Chiru radiates tremendous power and energy
Period films are a cakewalk for those directors who can use the creative license to spin engrossing, watchable films. Surender Reddy, who was reported ...
Period films are a cakewalk for those directors who can use the creative license to spin engrossing, watchable films. Surender Reddy, who was reported to have deliberated on accepting this assignment when the megastar wanted him to take it up, seems to have this quality in ample measure.
The result is 'Sye Raa Narasimha Reddy', a well-mounted, multi-lingual friendly venture which has the indefatigable Chiranjeevi radiating tremendous power and energy in the lead role. He is supported in varying measures by a huge star cast from Amitabh Bachchan, Kichcha Sudeep, Vijay Sethupathi at one end and Jagapathi Babu, Nayantara and Tamannah at the other.
Clearly inspired by a host of Hollywood films which places the rebel at the centrestage fighting for a larger cause like independence or turf control, the film is clear in who it is aiming at.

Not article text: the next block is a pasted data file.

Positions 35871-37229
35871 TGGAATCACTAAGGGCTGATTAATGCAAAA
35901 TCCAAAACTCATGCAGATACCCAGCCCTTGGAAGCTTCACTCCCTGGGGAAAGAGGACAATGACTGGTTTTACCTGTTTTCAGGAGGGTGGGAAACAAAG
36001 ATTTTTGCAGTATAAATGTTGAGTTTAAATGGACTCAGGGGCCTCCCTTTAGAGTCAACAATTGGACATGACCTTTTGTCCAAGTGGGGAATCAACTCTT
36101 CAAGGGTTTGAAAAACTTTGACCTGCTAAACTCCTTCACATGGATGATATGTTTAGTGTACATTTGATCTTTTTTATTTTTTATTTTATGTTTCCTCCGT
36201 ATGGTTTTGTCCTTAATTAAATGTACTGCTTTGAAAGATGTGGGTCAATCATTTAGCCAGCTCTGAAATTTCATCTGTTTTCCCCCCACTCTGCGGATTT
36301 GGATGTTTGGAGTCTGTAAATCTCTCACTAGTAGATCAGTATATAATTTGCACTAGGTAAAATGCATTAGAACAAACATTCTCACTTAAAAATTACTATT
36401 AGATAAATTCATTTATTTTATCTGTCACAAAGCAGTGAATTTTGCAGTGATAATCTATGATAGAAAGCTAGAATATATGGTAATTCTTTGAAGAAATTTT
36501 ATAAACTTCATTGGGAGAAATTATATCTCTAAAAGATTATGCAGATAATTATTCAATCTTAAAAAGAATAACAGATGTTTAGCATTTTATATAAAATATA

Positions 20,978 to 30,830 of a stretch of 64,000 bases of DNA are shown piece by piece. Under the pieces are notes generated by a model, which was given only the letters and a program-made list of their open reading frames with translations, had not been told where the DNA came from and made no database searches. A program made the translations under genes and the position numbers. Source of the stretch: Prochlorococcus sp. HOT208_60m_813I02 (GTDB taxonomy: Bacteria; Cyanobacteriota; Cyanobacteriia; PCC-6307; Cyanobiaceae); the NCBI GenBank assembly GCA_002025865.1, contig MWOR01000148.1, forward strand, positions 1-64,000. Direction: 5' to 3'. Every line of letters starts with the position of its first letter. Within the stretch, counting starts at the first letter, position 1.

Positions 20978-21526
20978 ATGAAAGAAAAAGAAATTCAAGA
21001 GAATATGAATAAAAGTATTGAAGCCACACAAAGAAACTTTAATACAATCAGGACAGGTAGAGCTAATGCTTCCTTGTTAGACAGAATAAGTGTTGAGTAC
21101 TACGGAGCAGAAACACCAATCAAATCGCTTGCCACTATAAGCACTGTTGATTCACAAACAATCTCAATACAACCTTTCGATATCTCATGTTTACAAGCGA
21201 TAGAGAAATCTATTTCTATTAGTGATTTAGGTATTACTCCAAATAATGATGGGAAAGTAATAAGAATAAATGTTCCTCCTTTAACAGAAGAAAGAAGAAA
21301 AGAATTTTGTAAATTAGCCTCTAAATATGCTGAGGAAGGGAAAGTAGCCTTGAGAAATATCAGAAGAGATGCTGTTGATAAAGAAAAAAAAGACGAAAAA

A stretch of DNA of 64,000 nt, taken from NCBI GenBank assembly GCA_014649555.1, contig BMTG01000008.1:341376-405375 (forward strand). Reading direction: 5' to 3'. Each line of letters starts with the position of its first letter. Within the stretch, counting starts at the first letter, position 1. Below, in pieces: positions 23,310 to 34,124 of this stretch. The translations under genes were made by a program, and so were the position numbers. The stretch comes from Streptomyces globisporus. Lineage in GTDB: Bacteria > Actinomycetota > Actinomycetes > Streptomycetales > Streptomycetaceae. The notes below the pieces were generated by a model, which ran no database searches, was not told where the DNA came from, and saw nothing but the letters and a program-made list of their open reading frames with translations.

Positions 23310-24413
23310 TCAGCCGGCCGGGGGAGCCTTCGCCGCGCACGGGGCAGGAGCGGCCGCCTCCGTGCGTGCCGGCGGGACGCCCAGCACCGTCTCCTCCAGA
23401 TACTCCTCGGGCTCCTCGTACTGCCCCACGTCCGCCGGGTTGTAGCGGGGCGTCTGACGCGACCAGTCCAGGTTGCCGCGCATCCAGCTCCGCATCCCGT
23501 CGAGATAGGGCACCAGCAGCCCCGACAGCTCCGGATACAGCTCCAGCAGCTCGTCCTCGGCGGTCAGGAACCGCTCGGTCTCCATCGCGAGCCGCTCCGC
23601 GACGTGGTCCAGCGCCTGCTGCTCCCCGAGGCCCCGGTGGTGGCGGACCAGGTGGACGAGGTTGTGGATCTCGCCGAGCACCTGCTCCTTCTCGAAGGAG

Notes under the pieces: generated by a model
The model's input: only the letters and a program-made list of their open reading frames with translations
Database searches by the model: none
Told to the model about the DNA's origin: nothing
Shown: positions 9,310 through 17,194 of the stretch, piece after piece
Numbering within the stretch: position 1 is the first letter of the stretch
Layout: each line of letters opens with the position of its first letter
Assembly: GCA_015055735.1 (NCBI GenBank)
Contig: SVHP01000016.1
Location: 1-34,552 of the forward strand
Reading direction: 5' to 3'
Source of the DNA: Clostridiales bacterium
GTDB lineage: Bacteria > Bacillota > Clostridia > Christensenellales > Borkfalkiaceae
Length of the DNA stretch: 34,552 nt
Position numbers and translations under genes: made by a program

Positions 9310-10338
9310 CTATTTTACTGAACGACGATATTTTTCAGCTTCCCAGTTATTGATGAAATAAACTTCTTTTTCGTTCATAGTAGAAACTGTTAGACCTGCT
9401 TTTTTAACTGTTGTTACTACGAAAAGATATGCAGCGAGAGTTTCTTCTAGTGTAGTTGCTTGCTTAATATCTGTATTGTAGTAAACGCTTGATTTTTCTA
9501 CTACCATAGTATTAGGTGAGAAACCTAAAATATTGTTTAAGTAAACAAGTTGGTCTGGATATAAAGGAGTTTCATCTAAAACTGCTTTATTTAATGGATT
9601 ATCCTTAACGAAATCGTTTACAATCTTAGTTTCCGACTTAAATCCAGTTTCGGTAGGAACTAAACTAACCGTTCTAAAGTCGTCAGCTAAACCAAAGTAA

With Telugu film industry re-writing budgets with a series of extravaganzas in the last five years, beginning with the humongous hit 'Baahubali', producer Ram Charan's home production splurges heavily on production values and real-life locales.
Despite a sedate start which rests itself on building the superhero imagery of Chiru, the warrior chief, the film stabilises when the Britishers get into the act and confront him.
By then, the hero's invincibility is established, despite his fellow leaders not agreeing to play a subordinate role. There is a gentle whiff of romance between him and Tamannah, though Nayantara ultimately gets to be his consort.
Keeping the core theme of freedom struggle in mind, the director wisely does not add comedy or romantic tracks as an excuse for visual relief, but is clearly in love with his hero so much that he is shown unbeaten right till the last. Till the time London is shaken, Chiru has a free run, freely beheading his tormentors and plunging his swords and spear into them in well-crafted war scenes.
As is the case, with films of this genre enabling punch dialogues and powerful verbal interactions, time and again Surender Reddy allows his protagonist to counsel, preach and pontificate at will.
Yet, as the nearly three-hour film comes to an end, the viewer has his plate full with acrobatic action, macho posturing and the formulaic presence of heroines who are shown part of the movement which consumes all of them. The vintage fans of Chiru will surely like his exploits and stylish presentation.